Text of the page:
The large annular lake in this image represents the remnants of one
of the largest impact craters still preserved on the surface of the
Earth. Lake Manicouagan in northern Quebec, Canada, surrounds the
central uplift of the impact structure, which is about 70 kilometers in
diameter and is composed of impact-brecciated (relatively large pieces of rock embedded
in finer grained material) rock. Glaciation and other
erosional processes have reduced the extent of the crater, with the
original diameter estimated at about 100 kilometers (60 miles). This natural-color
image of the region was acquired by the Multi-angle Imaging Spectroradiometers
(MISRs) nadir (vertical-viewing) camera on June 1, 2001.
The impact that formed Manicouagan is thought to have occurred about
212 million years ago, toward the end of the Triassic period. Some
scientists believe that this impact may have been responsible for a mass
extinction associated with the loss of roughly 60 percent of all species. It
has been proposed that the impact was created by an asteroid with a
diameter of about 5 kilometers. The lake is bounded by erosion-resistant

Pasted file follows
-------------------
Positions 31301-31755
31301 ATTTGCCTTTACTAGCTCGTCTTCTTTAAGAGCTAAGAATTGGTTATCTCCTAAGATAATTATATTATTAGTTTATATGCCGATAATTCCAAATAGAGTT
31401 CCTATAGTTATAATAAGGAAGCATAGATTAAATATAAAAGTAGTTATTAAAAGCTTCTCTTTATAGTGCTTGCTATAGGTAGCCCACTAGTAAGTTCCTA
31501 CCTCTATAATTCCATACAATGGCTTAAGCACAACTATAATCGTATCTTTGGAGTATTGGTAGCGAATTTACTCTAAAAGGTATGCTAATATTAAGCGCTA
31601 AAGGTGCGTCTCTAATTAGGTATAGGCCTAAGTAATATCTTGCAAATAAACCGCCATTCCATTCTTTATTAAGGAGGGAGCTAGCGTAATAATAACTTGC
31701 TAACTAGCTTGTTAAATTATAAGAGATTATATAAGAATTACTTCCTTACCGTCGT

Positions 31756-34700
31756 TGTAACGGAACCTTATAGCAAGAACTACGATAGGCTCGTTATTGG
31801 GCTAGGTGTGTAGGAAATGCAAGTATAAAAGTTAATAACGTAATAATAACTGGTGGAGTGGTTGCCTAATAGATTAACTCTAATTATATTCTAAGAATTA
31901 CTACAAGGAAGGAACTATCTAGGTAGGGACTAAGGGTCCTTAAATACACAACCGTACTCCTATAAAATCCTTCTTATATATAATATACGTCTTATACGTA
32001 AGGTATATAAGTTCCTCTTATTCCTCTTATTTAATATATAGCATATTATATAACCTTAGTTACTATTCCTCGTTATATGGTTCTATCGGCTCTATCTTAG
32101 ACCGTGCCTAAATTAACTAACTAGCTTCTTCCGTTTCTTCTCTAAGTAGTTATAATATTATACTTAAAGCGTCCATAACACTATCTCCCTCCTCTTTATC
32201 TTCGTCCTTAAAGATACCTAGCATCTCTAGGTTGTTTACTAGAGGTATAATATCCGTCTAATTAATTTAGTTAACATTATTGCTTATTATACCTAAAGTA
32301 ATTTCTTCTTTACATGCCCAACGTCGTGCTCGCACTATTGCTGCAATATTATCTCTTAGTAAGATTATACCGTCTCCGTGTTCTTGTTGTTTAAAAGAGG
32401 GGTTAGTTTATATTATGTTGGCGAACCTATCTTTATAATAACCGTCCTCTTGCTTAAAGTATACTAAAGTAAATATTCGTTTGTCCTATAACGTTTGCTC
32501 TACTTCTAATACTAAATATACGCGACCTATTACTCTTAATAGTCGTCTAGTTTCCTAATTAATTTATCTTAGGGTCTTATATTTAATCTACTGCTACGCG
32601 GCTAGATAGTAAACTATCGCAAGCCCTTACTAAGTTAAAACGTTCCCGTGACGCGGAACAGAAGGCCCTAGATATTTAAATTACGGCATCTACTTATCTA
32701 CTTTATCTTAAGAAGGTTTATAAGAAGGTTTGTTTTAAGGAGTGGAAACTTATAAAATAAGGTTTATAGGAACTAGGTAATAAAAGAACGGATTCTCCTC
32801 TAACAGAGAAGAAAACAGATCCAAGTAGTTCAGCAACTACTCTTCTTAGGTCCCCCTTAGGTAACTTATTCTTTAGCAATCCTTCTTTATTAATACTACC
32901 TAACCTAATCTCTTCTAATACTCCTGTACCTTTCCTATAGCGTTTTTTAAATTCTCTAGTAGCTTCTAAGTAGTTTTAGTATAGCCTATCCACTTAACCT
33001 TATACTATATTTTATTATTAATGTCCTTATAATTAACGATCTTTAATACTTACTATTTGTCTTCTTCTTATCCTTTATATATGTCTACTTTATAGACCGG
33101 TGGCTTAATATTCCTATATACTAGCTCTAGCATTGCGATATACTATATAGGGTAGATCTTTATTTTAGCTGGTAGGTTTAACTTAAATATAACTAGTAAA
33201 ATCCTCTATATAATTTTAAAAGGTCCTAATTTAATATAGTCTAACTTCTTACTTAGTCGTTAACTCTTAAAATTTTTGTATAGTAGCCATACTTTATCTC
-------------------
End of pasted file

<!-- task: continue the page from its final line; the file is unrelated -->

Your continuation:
metamorphic and igneous rocks, and shock metamorphic effects are
abundant in the target rocks of the crater floor. Today Lake Manicouagan
serves as a reservoir and is one of Quebecs most important regions for
Atlantic salmon fishing.
NASA image courtesy NASA/GSFC/LaRC/JPL, MISR Team.
The impact that formed the lake is thought to have occurred about 200 million years ago and may have caused a mass extinction event.
Lake Jänisjärvi is a roughly oval-shaped lake, some 13 by 17 kilometers (8 by 11 miles) across, in northwestern Russia, near the Finnish border. The basin for this lake was formed hundreds of millions of years ago by a meteorite impact.
Crater Lake is formed from the caldera of Mount Mazama. Part of the Cascades volcanic chain, Mount Mazama sits between the Three Sisters volcanoes to the north and Mount Shasta to the south. The catastrophic eruption of Mount Mazama that occurred approximately 7,700 years ago destroyed the volcano while simultaneously forming the basin for Crater Lake. Eruptive activity continued in the region for perhaps a few hundred years after the major eruption. Evidence of this activity lingers in volcanic rocks, lava flows, and domes beneath the lake surface; the small cone of Wizard Island is the only visible portion of these younger rocks. Although considered a dormant volcano, Crater Lake is part of the United States Geological Survey Cascades Volcano Observatory seismic monitoring network.
Some 400 million years ago, a meteor struck Earth in what is now Canada’s Northwest Territories. The 12.5-kilometer- (7.8-mile-) wide crater is now Nicholson Lake, one of many small lakes that dot the sub-arctic, glacier-scoured landscape.